O'Neill's contract cards still on table but nobody wants to blink
At two separate intervals yesterday, Martin O'Neill has to stop himself from talking just to check that what he was saying was making sense.
"I'm not going around in circles, am I?" "I am making myself clear, am I?"
They were neither frustrated nor anguished pleas from the Irish international manager as he continues the plodding preamble to Euro 2016 which persists in alighting upon the signing of a contract which, depending on your world view, either is or is not worth the paper it is written on.
O'Neill rarely fretted about them during his playing career, once entering a European Cup final week with Nottingham Forest without one; he and John Delaney supposedly shook hands on their current arrangement before somebody was sent off to find an expensive lawyer to draw up the papers and find a pen.
O'Neill has generally sought to honour contracts; in his current life as a manager, they are normally deemed redundant by the usual endgame for his profession; a sacking.
His personal life, too, has informed his view of these matters, one can conjecture; at this stage of his life, its vicissitudes have taught him to live life in the moment and, rather than fret about something he can control, there are plenty of other things beyond one's grasp - Seamus Coleman's perilous hamstrings - to worry about.
This contract stuff can be as simple or as complicated as one wants to make it. O'Neill says it can be done "in 15 minutes"; then again, there have been six months' worth of these minutes available to both O'Neill and Delaney since qualification so what gives?
O'Neill will continue to be linked to club appointments regardless of his contract situation so therefore it would better suit the FAI to tie their man down, ensuring they get a handsome fee. Without a signed contract, they get nothing.
O'Neill, too, despite appearing for all the world as if such matters are inconsequential to him, knows too that if he signs a contract, yet his side somehow stink at the Euros, he will get a pay-off.
Not that this is necessarily his angle. "It's not about money," he tells us, repeating the assertion for good measure. He also reiterates more than once that he felt he - and by implication his management team - were deserving of a contract when qualification was secured, a consistent position given that he (and they) also stated they would not deserve to be retained had they failed.
Now, as he made clear, that time-frame has dissolved to the point that, if nothing is agreed before June, we are now in a new space where the Euros themselves may yet ultimately decide if he has any future with the FAI.
For previous experiences with extending managerial contracts before major championships have, in successive cases with Mick McCarthy and Giovanni Trapattoni, spectacularly imploded in dismal World Cup campaigns.
Neither side, it seems, may be entirely comfortable with indulging a repeat scenario; hence the rather comfortable extension of the current situation where the signing of a contract appears to be engaging some supporters and media more than the parties themselves.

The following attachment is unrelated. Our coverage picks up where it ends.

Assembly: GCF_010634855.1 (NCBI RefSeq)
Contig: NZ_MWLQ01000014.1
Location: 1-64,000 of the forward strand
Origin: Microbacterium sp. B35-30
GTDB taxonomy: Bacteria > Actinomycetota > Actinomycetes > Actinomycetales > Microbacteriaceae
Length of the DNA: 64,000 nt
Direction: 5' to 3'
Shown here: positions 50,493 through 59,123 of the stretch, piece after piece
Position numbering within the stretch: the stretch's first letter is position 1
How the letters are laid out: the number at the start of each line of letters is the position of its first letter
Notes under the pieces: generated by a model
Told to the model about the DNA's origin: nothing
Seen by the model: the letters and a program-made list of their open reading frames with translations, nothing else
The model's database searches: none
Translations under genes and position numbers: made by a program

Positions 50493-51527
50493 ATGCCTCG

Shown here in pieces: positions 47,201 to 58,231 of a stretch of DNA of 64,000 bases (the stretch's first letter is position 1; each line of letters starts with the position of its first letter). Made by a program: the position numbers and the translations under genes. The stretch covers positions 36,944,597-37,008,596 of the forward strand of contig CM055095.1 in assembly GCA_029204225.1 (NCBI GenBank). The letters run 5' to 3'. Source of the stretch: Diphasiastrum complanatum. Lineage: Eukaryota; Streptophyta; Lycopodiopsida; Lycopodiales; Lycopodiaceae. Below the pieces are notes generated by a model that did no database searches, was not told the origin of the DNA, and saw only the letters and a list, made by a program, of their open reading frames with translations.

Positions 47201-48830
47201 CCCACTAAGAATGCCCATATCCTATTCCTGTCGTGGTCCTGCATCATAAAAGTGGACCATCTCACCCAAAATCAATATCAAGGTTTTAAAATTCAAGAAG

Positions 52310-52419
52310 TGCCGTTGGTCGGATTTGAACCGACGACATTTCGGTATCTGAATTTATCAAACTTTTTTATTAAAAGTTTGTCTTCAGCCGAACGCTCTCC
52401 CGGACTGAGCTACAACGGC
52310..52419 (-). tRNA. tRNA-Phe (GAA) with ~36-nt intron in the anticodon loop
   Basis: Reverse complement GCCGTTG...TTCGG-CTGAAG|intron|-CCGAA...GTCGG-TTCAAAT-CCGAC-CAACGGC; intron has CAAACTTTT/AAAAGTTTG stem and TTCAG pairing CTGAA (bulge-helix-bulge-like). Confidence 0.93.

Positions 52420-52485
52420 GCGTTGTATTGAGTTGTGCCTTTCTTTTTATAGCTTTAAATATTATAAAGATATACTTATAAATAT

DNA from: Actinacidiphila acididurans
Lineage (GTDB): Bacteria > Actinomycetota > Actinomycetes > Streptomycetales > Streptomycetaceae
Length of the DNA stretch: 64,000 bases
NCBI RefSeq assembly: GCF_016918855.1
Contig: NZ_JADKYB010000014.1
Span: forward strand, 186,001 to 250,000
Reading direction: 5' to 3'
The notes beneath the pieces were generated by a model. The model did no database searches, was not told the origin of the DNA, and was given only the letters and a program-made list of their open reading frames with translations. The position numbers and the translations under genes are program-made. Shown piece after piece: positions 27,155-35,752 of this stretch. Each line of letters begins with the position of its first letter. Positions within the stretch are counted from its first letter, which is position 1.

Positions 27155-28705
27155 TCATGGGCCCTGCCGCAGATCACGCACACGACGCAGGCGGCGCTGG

The issue of whether contracts are meaningful at all is a nebulous one; at club level, they preach unending loyalty but in reality are nothing of the sort. In essence, they merely provide a financial safety net for both sides - it is fairytale stuff to believe that it truly represents loyal commitment.
At international level, contracts possess less urgency and for players, who aren't tied to their flag by a contract themselves, the issue is unimportant; they always, to a man, parrot their praise for their current 'gaffer'.
O'Neill was speaking at the FAI/SportsDirect.com summer schools' launch; unlike Trapattoni, O'Neill's interest in the game here is genuine.
Nevertheless, there is an over-arching sense that solidity, to quote O'Neill, and a certain sense of security all around, would be a better option heading into the Euros, if only to ensure that endless stories about contract talks do not dominate discussion.
O'Neill's thoughts are often hard to nail down and, perhaps, that has contributed to the lack of urgency; both sides are seemingly so deliriously in thrall to the other that neither wants to express a signed commitment.
As content as both manager and FAI are with qualification, time has ticked on. Now, instead of being rewarded for being as good as his last game, the manager is only worthy of reward for being as good as his next one.
This is the "edge" O'Neill speaks of; he seems to feel uncomfortable entering the Euros with a gift-wrapped endorsement which could suddenly come back to haunt him.
He is colourful on this, reminding us of Jack Charlton's old edict of desiring to stay as long as he felt welcome.
Perhaps it is an issue that leads one round and round in circles.
But, he adds, in an enigmatic twist which sums up the entire ambiguity of the issue, "I go with an open mind but I can see the viewpoint of wanting to get something tied down beforehand. I actually see that clearly but I see my side too."
The talking, then, will continue.
Relationship with John Delaney
Really fine. We shook hands on the deal and, at the end of the day, finally signed up something.
Contract talks affecting players
I don’t think that’s a big issue either. Not like it would be at club level.
His personal view
You like to be on the edge. As a player, the contracts never really worried me or through my managerial time.
Deserving a contract for Euro qualification
Actually I do think that I have earned that right. But you don’t want to go into the Euros and do really badly and think, ‘Are we back to square one?’
On money or seeking a long-term deal
It’s not about the money. I don’t really want a long-term deal, I’ve had all that. I can do without it.